We are now a week into the Lenten season. Are you trying to give anything up? I am, although I admit I’ve failed about as much as I’ve succeeded. I’m more ok with that than you’d think, something I’ve written on before. Lent really is one of those things in which attention to the failures may be as helpful as resounding successes. The point of the season, after all, isn’t to accumulate gold stars for how well we’ve done but to practice recognizing our need for God.
The tradition of giving something up for Lent is connected to the spiritual discipline of fasting and can be traced back to the early days of the church. Bobby Gross, in his new book Living the Christian Year, notes that initially Christians fasted on the Friday and Saturday before Easter as a way of remembering both Christ’s death and entombment. Later the fast stretched to include all of Holy Week. By the Council of Nicea in 325, some churches had extended such observances to a forty day period of fasting and repentance much like the modern Lenten season.
In fasting, a person temporarily refrains from something good in order to make room in one’s life for something better, namely, the moving of God’s Spirit. For instance, a person refrains from eating for a period of time in order to dedicate the time normally given to meals to the seeking of God in prayer. For a more modern twist, a person might choose to give up TV, Facebook, an hour of sleep, or some other activity for the very same reason - to fill that time up with the pursuit of God's presence.
In the process of fasting, we are reminded of our dependence upon God and our freedom from dependence upon anything else. Most of the things in our life are fine in themselves (gifts from God, in fact), but it is amazing how we can become consumed by these things without even realizing it. We think we can live without them if we so choose, but of course we rarely get around to trying. Fasting during Lent is a time to try. Giving up a favorite activity or a favorite thing for Lent is a way of allowing one’s spirit to remember, I may enjoy these things, but I do not need them. They are not my master. God, alone, is my portion.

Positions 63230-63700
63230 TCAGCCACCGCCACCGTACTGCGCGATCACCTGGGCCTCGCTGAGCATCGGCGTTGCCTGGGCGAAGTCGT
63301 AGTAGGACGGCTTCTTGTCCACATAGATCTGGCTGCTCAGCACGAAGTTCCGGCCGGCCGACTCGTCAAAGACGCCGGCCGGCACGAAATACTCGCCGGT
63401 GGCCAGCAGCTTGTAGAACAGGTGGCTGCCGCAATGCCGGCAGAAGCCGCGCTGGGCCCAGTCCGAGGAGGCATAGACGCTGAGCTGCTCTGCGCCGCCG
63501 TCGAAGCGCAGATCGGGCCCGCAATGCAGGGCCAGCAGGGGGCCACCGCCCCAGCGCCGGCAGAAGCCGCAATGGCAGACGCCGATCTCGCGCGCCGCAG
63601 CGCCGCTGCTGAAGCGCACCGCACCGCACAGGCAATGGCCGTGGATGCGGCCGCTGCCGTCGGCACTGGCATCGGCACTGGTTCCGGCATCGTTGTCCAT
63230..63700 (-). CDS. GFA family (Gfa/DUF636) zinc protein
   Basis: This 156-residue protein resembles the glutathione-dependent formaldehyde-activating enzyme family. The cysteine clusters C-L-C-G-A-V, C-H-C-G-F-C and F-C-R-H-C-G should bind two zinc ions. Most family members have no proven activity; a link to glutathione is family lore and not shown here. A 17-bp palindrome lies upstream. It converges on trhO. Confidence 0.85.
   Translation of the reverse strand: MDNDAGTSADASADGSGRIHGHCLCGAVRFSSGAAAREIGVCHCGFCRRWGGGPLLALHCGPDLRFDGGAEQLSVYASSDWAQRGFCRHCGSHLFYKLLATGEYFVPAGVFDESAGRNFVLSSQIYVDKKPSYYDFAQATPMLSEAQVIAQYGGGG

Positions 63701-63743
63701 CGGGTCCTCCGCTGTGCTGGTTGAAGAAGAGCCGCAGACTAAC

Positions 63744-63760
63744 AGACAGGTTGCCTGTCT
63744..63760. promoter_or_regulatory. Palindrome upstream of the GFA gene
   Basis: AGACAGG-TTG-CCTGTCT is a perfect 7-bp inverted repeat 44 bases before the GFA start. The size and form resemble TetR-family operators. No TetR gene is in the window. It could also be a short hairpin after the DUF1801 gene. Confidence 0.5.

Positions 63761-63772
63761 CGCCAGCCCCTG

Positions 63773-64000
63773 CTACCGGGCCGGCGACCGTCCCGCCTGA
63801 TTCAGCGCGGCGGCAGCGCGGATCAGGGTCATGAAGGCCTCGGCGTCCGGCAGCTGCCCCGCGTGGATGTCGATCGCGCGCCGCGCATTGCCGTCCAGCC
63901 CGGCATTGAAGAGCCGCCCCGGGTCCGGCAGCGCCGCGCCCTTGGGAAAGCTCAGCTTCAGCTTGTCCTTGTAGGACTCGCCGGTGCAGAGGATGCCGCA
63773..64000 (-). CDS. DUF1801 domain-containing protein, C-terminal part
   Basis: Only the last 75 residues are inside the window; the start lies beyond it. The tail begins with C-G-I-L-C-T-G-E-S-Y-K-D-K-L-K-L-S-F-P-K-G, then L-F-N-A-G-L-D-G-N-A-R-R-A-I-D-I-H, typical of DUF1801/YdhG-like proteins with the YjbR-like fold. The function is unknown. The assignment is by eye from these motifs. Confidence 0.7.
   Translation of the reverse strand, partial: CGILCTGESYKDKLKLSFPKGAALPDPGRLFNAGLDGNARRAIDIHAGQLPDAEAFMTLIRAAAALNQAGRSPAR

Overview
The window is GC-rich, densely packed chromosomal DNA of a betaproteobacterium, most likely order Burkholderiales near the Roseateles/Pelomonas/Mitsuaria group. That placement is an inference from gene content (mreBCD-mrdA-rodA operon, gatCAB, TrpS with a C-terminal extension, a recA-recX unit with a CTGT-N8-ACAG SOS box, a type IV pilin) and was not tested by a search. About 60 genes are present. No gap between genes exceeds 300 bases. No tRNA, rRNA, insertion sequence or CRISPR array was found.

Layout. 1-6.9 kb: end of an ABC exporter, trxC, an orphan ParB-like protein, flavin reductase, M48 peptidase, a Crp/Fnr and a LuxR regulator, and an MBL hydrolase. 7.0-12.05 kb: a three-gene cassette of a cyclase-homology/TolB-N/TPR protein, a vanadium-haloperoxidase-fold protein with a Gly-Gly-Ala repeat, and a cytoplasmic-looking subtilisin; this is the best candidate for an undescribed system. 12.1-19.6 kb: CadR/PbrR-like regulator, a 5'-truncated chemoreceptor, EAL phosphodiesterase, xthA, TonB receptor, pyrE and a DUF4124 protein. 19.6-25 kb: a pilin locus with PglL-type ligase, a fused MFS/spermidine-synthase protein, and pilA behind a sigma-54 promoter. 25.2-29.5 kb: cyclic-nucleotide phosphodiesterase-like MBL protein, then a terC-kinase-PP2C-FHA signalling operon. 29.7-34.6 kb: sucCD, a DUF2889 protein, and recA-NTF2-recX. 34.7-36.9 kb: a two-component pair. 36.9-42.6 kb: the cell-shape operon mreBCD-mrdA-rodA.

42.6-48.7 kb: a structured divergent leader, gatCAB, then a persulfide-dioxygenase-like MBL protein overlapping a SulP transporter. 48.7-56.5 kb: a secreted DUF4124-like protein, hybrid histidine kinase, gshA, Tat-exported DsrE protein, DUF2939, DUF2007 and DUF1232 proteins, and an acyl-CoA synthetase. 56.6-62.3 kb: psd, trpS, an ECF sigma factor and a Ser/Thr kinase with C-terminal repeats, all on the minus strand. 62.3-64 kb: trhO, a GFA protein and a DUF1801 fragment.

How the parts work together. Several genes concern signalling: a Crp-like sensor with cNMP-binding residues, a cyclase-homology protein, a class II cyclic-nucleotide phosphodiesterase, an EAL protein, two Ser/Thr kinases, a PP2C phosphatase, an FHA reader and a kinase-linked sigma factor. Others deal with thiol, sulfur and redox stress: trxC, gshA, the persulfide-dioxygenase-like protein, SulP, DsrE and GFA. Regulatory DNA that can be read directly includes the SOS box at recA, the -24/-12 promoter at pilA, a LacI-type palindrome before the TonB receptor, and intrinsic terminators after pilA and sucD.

The inward discovery that all we need is God should lead to changes in outward behavior. Namely, we often should find ourselves becoming a more generous people. In giving something up we discover that we can also give something away. For example, if you have a Starbucks a day habit that you lay aside for forty days, that’s a decent chunk of change you’ll have come Easter morning. What will you choose to do with the extra money? One possibility is to give it away to those who need not practice fasting because their lives are already an exercise in need.
Whom have I in heaven but you?
And earth has nothing I desire besides you.
My flesh and my heart may fail,
but God is the strength of my heart
and my portion forever – Psalm 73:25-26